After last week the Government and the PSOE said by active and passive that the next reform of the Criminal Code will be born from parliamentary groups and not from the Government, the Socialist spokeswoman in the lower house, Adriana Lastra, left the formula open yesterday that La Moncloa will use to drive the modification. The difference between one path or another is not trivial since if it is the Executive who is driving the project, it must be sent to the State Council and the General Council of the Judiciary to report on the text.
A procedure that will extend the deadlines but that could also lead to some reprimand for the Executive, given that one of the changes that the Socialists plan to undertake is to reduce the penalty of sedition so that the leaders of the condemned “procés” can go out to the street before .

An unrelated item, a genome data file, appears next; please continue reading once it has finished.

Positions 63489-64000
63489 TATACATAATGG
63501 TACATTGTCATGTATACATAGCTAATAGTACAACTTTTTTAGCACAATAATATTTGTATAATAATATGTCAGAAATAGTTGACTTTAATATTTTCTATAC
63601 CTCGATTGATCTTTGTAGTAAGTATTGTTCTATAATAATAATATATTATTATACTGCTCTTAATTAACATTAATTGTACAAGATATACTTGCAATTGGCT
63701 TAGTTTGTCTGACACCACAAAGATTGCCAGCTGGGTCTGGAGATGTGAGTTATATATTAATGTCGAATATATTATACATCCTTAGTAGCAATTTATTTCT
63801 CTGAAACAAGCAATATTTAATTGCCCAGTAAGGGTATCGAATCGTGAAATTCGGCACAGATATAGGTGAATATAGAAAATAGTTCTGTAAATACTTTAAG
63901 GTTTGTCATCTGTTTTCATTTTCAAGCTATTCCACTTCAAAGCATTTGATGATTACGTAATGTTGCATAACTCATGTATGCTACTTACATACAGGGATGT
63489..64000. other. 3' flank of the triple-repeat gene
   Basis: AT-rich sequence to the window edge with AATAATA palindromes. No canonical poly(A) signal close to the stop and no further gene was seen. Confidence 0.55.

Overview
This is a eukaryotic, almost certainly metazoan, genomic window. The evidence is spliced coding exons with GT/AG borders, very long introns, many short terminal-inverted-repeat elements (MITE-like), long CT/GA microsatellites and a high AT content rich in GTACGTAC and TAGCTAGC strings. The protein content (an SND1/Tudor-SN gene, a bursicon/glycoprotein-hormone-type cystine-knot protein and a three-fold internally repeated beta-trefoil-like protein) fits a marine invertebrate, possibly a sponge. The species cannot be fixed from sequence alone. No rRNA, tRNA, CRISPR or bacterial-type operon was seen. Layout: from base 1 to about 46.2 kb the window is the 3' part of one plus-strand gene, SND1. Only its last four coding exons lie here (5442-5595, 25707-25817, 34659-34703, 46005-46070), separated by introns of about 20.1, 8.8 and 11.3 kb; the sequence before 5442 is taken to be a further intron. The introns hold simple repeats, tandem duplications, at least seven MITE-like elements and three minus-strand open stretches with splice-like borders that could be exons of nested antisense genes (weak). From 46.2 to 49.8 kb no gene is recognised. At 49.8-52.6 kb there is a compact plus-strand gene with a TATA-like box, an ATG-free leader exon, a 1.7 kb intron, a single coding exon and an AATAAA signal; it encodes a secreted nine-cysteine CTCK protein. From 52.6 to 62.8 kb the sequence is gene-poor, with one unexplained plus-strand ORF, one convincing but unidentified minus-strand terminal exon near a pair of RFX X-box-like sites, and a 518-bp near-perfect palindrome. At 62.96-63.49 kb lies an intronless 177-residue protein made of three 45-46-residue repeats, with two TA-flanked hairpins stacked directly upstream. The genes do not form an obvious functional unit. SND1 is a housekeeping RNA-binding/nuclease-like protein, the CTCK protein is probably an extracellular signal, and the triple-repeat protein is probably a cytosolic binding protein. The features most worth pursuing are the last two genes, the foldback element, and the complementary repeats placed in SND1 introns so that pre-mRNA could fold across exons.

However, if the reform is born of Congress, you do not have to submit to the report of the advisory bodies. Given the controversy generated by knowing that the Government wants to skip both the State Council and the General Council of the Judiciary, Lastra opted yesterday for prudence and took a step back ensuring that the PSOE has not yet decided whether the reform will be promoted from the Congress or from the Government.
However, this apparent hesitation does not respond to a change in strategy, according to La Moncloa sources, but to an attempt to reduce the criticism that the Government’s strategy is receiving.
From the Socialist Executive it had been clear regarding his opinion that this issue should emanate from the Congress of Deputies and from a proposed law. Of course, it is argued that the issue is not closed either in terms or in forms. Although the priority is still pointed out that the issue is substantiated in the parliamentary debate, although not necessarily by way of urgency. .